Let’s ask what might seem to be a silly question, but which turns out to be challenging. What is an asset bubble? How can asset bubbles be identified quantitatively?
Let me highlight two definitions – major in terms of the economics and analytical literature. And remember when working through “definitions” that the last major asset bubbles that burst triggered the recessions of 2008-2009 globally, resulting in the loss of tens of trillions of dollars.
You know, a trillion here and a trillion there, and pretty soon you are talking about real money.
Bubbles as Deviations from Values Linked to Economic Fundamentals
The first is simply that –
This comes from Dreger and Zhang, who cite earlier work by Case and Shiller, including their historic paper – Is There A Bubble in the Housing Market (2003)
Basically, you need a statistical or an econometric model which “explains” price movements in an asset market. While prices can deviate from forecasts produced by this model on a temporary basis, they will return to the predicted relationship to the set of fundamental variables at some time in the future, or eventually, or in the long run.
The sustained speculative distortions of the asset market then can be measured with reference to benchmark projections with this type of relationship and current values of the “fundamentals.”
This is the language of co-integrating relationships. The trick, then, is to identify a relationship between the asset price and its fundamental drivers which net out residuals that are white noise, or at least, ARMA – autoregressive moving average – residuals. Good luck with that!
Bubbles as Faster-Than-Exponential Growth
The second definition comes from Didier Sornette and basically is that an asset bubble exists when prices or values are accelerating at a faster-than-exponential rate.
This phenomenon is generated by behaviors of investors and traders that create positive feedback in the valuation of assets and unsustainable growth, leading to a finite-time singularity at some future time… From a technical view point, the positive feedback mechanisms include (i) option hedging, (ii) insurance portfolio strategies, (iii) market makers bid-ask spread in response to past volatility, (iv) learning of business networks and human capital build-up,(v) procyclical financing of firms by banks (boom vs contracting times), (vi) trend following investment strategies, (vii) asymmetric information on hedging strategies viii) the interplay of mark-to-market accounting and regulatory capital requirements. From a behavior viewpoint, positive feedbacks emerge as a result of the propensity of humans to imitate, their social gregariousness and the resulting herding.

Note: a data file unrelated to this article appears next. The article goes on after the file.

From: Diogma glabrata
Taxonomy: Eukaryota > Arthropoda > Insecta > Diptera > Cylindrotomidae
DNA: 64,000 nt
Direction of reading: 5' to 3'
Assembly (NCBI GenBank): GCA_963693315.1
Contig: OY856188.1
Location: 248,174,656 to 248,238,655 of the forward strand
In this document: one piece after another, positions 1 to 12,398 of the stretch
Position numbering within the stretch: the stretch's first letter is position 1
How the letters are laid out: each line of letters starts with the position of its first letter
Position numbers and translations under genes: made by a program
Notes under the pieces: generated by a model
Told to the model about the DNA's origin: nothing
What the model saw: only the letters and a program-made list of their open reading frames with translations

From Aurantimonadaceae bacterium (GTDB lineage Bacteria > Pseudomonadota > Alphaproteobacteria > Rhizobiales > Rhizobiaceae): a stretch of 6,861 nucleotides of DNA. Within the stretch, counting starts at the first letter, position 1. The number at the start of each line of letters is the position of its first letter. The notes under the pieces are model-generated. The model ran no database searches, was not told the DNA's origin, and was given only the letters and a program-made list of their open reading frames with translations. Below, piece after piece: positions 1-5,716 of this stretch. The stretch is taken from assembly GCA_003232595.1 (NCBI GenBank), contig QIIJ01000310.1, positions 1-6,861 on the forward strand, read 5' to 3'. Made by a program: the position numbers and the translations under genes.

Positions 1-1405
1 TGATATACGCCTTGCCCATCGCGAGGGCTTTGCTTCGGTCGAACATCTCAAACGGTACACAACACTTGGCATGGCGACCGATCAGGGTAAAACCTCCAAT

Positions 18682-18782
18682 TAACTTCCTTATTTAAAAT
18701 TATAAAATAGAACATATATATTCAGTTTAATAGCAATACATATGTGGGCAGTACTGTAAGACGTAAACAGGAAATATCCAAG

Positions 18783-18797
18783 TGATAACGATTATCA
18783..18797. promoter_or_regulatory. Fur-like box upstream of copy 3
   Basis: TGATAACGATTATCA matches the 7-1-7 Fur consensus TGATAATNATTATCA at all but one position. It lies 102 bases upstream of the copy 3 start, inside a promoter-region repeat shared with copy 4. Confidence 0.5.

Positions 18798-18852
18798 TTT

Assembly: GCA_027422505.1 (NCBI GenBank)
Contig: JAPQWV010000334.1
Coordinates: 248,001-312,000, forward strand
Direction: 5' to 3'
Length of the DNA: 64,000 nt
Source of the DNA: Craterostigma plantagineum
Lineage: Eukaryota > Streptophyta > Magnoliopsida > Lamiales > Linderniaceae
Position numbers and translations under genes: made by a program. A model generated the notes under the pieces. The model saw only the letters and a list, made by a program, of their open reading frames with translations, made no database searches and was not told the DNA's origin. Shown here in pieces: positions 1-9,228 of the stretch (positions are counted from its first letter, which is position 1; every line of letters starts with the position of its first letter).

Fundamentals still benchmark asset prices in this approach, as illustrated by this chart.
Here GDP and U.S. stock market valuation grow at approximately the same rate, suggesting a “cointegrated relationship,” such as suggested with the first definition of a bubble introduced above.
However, the market has shown three multiple-year periods of excessive valuation, followed by periods of consolidation.
These periods of bubbly growth in prices are triggered by expectations of higher prices and the ability to speculate, and are given precise mathematical expression in the JLS (Johansen-Ledoit-Sornette) model.
The behavioral underpinnings are familiar and can explained with reference to housing, as follows.
The term “bubble” refers to a situation in which excessive future expectations cause prices to rise. For instance, during a house-price bubble, buyers think that a home that they would normally consider too expensive is now an acceptable purchase because they will be compensated by significant further \price increases. They will not need to save as much as they otherwise might, because they expect the increased value of their home to do the saving for them. First-time homebuyers may also worry during a bubble that if they do not buy now, they will not be able to afford a home later. Furthermore, the expectation of large price increases may have a strong impact on demand if people think that home prices are very unlikely to fall, and certainly not likely to fall for long, so that there is little perceived risk associated with an investment in a home.
The concept of “faster-than-exponential” growth also is explicated in this chart from a recent article (2011), and originally from Why Stock Markets Crash, published by Princeton.
In a recent methodological piece, Sornette and co-authors cite an extensive list of applications of their approach.